About this Project
The night sounds outside our home in Gaoua kept us on edge those first few weeks after we moved to Poni Province in Burkina Faso, West Africa, in 1993. We could hear dry leaves crunching as someone, or something circled our home. Our door handle rattled loosely as the menacing presence persisted night after night, looking for a way inside. Footsteps clomped clumsily up and down our dark hallway. We never saw anything, but the sounds were unmistakable. We were under a satanic attack. All we could do was to commit our lives into God’s hands and pray for deliverance.
I asked one of our trusted African helpers, “What kind of invisible presence could be making footstep sounds inside our house at night?” A broad smile flashed across his face as he replied, “Those are bats. They come into your house at night looking for insects to eat.” Our own investigations revealed that the crunching leaves outside and the rattling door handles were the work of lizards hunting insects. From then on, the sounds became friendly reminders that God’s creatures were busy decreasing the malarial mosquito population.
Imaginary fears also plagued our family during our AFM application and fund-raising process. We strained our minds trying to prepare ourselves for life in the bush. “What will we eat? Where will we sleep? What supplies should we bring with us? How will we survive? When will we be able to come home?” We had to face many gut-wrenching moments as we sold off our possessions, gave away our beloved dog to our neighbors, and said goodbye to our family and friends. “Is God really leading us? Are we making a huge mistake? Will our children resent this later?” In spite of all these fears, we kept plodding forward as if moved by an unseen hand.
We spent our first year in Gaoua learning the language and culture of the Lobi people. Massive physical, psychological, and emotional adaptations took place in us at warp speed as we immersed ourselves in the lives of the local people.
During the remaining six years of our mission project, we lived in the village of Loropeni. We transformed a stark, cavernous cement-block structure into a comfortable home with solar electricity and gravity-flow running water. A gas refrigerator and a 12-volt blender were all we needed to produce delicious mango smoothies—our reward at the end of hot, exhausting days.
From 9 a.m. till sundown, we were busy treating the sick with simple remedies, starting boot-strap businesses and agricultural projects, giving Bible studies and encouraging our emerging indigenous churches.
Toward the end of our fourth year, we held the first Lobi Adventist camp meeting in the shade of a large mango grove in Loropeni. Working closely with the Burkina Faso Adventist Mission leaders, more than 40 baptized members in four villages were officially organized into church groups. During our last three years in Loropeni, we devoted ourselves to training local leaders and preparing materials adapted for local evangelism and church organization.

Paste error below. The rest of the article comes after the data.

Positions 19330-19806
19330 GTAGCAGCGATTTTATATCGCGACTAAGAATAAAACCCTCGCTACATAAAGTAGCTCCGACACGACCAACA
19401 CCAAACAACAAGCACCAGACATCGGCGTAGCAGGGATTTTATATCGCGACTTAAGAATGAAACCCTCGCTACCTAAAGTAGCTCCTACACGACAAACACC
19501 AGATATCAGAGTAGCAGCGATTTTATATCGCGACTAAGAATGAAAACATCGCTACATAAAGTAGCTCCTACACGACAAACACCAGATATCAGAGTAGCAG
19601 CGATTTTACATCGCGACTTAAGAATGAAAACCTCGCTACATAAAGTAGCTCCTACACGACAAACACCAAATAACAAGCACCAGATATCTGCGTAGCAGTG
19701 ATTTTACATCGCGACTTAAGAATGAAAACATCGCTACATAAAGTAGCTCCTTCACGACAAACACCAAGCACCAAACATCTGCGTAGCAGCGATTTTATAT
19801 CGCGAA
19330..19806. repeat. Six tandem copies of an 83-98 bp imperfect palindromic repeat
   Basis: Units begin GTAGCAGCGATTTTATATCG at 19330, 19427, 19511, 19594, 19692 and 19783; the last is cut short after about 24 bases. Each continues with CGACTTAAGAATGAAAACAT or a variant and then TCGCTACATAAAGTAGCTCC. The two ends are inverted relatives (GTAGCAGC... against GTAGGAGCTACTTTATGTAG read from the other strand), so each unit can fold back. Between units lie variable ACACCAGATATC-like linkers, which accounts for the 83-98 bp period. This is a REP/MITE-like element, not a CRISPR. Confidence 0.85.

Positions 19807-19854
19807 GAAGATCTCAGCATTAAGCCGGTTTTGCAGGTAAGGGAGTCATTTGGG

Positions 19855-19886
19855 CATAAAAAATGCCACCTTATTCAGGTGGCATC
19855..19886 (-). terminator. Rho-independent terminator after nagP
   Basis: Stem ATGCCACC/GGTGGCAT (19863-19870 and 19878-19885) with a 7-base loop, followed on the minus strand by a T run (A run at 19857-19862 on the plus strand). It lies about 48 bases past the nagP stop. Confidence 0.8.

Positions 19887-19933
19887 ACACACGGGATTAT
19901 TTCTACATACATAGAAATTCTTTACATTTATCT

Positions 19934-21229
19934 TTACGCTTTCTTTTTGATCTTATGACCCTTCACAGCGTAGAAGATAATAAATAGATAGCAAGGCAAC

It wasn’t all work and no play. We enjoyed socializing with our many African friends. There were excursions to game parks, beaches in the neighboring Ivory Coast, and the sand dunes of the Sahara. Every other month, our trip to the city for supplies afforded us luxuries like hot showers, a swim in a pool, and going out for pizza, salad and ice cream.
As the years ticked by and our three children got older, one by one, they returned to the States to finish high school. Our seventh year, 2000, became the year of the empty nest and the year we finished the Lobi Project and returned permanently to the States.
Leaving our home in Loropeni and saying goodbye to all our church members and friends was the most heartbreaking thing we have ever done. Following our return to the States, I made five follow-up visits to continue educating and mentoring Lobi church leaders. What joyful reunions those were!
In 2007, a generous gift from family and friends enabled me to return to the Lobi Project yet again to help with Poni Province, an AFM video documenting the continuing growth of the Lobi church. When we left our project in 2000, there were about 100 Adventist Lobi members in four churches. In the years since, those churches have planted seven more churches, and the number of baptized members has multiplied to more than 500. Praise God!
I am currently pastoring the Molokai Seventh-day Adventist Church in Hawaii. However, as you read this, I will be back among my Lobi friends for an eighth visit, thanks to some airline miles I’ve been saving. Once you get the church-planting missionary bug, there seems to be no cure this side of heaven.
— Kurt Unglaub
Editor’s Note: Shortly after he wrote this article in 2010, Kurt Unglaub died of cancer.
Missionaries Who Served
Kurt and Margaret Unglaub
Rhoda Steffen (93), Allyson Emery (93), Leonie Bunker (94), Kari Rice (94), Mindi Lefever (95), Caroline Nicola (96), Sarah Fontaine (97), Robert Vieira (96-99), Erwin Zimmerman (97), Juha Mikkonen (97-98), Ted Evert (97), Tyson Chung (99)
- Loropeni SDA Church 1998
- Kampti SDA Church 2003
- Tantouo SDA Church 2003
- Gaoua Village
- Perigban Village
- Tiankoura Village
- Loukoura Village
- Grain Mill
- Pathfinder Groups
- Other Village Business